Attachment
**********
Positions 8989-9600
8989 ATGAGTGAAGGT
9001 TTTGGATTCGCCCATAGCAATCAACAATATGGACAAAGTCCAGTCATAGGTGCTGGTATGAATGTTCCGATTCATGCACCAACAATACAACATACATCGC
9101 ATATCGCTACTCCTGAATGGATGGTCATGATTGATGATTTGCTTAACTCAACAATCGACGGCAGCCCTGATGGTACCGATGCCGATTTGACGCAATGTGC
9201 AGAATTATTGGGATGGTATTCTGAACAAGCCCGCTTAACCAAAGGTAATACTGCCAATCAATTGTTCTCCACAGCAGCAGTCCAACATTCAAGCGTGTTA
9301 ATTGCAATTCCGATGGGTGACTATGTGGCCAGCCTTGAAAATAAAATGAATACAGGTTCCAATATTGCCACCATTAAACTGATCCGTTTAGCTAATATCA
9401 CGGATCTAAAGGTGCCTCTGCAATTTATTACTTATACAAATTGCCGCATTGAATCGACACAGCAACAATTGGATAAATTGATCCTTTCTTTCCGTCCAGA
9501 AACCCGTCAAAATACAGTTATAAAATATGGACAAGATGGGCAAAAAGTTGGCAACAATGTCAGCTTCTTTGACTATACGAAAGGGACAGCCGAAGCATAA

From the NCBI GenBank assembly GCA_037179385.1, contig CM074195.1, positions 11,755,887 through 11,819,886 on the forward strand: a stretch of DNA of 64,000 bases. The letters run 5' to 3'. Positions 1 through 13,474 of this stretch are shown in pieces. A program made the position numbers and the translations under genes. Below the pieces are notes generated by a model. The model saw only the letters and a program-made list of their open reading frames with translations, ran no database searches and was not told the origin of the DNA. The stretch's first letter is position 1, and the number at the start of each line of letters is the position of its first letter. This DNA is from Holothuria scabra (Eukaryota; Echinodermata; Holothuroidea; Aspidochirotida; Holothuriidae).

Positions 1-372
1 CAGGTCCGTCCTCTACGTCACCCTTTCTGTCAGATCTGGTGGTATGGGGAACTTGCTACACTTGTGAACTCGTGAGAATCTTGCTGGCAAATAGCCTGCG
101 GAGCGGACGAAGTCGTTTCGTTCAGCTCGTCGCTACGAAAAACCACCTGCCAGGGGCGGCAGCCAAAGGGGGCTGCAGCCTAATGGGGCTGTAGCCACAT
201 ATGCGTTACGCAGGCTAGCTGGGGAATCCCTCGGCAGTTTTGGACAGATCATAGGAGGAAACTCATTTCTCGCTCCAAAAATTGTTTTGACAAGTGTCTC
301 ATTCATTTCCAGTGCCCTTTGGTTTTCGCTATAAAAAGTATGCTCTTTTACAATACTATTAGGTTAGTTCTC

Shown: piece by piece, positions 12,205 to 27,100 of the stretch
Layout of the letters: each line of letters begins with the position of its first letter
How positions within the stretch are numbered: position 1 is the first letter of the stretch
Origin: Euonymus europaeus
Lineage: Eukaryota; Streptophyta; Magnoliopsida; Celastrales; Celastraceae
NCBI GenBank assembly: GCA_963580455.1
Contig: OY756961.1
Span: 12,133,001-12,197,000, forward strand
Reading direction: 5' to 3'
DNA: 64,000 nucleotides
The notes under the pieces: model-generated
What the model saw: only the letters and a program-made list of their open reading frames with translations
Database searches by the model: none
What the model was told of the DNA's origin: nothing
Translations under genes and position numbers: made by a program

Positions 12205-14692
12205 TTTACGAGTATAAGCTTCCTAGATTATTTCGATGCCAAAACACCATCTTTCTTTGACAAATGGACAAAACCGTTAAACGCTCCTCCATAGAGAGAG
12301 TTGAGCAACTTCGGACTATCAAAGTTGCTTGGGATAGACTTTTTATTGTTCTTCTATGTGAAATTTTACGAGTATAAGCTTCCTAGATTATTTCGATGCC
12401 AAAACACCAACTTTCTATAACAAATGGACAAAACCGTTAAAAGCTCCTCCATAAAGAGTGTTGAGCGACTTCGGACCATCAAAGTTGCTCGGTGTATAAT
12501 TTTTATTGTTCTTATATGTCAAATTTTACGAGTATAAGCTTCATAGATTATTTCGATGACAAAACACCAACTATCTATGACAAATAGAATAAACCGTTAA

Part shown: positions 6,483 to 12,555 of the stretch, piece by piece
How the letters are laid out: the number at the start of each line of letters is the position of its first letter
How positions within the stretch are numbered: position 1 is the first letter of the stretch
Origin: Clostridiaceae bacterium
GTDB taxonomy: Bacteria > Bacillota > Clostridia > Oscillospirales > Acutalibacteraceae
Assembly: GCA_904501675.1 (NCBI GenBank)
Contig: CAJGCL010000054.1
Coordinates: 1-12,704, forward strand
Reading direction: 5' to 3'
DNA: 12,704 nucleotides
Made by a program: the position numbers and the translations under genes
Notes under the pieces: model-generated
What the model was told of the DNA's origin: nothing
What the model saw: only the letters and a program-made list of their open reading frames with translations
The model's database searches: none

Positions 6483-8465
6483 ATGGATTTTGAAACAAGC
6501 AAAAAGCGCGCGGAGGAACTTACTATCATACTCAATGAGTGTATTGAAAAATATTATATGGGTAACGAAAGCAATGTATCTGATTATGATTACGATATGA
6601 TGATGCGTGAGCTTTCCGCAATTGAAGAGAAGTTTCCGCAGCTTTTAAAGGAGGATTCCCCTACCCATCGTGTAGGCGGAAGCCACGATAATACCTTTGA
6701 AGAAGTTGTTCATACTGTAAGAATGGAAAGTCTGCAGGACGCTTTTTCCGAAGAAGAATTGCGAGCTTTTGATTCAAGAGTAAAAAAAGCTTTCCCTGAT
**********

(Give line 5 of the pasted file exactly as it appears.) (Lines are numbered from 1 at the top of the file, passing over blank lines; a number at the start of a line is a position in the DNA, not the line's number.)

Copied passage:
9201 AGAATTATTGGGATGGTATTCTGAACAAGCCCGCTTAACCAAAGGTAATACTGCCAATCAATTGTTCTCCACAGCAGCAGTCCAACATTCAAGCGTGTTA